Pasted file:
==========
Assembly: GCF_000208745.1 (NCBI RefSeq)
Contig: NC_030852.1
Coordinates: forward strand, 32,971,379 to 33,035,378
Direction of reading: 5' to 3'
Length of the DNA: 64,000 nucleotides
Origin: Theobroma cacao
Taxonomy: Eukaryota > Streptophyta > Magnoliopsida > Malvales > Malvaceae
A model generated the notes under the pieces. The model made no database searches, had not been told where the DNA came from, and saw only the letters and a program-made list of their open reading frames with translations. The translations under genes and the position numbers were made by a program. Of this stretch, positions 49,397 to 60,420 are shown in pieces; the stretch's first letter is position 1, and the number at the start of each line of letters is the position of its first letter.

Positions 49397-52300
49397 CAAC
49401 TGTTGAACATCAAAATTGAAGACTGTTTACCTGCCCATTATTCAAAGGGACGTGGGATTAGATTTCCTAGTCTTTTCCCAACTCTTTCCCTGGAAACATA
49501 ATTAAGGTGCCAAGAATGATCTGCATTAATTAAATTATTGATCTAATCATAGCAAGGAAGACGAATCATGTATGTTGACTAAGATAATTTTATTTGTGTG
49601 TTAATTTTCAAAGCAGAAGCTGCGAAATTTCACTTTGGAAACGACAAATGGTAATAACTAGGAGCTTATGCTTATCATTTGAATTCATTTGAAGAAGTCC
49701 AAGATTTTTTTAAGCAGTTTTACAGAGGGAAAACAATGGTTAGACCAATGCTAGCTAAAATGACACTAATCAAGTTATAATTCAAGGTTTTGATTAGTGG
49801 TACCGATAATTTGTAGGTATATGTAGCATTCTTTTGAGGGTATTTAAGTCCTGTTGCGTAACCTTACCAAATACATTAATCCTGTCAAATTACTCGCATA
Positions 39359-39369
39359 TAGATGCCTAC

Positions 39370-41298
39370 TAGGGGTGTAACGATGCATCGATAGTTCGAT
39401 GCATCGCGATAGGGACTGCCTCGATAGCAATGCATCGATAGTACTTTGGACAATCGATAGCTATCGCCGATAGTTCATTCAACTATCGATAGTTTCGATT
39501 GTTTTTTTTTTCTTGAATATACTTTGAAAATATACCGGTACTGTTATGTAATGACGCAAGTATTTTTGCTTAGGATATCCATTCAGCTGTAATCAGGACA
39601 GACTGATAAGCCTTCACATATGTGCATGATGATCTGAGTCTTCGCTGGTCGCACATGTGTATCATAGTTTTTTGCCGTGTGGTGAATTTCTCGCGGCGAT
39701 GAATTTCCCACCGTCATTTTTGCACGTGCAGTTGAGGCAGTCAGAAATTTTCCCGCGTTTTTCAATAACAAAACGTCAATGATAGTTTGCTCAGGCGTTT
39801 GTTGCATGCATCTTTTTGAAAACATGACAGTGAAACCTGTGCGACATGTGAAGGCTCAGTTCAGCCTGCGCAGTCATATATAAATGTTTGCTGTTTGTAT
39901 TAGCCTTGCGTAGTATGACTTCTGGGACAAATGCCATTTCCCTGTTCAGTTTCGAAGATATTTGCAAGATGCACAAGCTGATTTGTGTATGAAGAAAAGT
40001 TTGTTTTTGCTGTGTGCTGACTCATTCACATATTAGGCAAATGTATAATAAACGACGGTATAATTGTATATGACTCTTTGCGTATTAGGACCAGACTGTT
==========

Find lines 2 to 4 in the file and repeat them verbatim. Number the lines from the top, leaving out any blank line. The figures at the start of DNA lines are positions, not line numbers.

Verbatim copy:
Contig: NC_030852.1
Coordinates: forward strand, 32,971,379 to 33,035,378
Direction of reading: 5' to 3'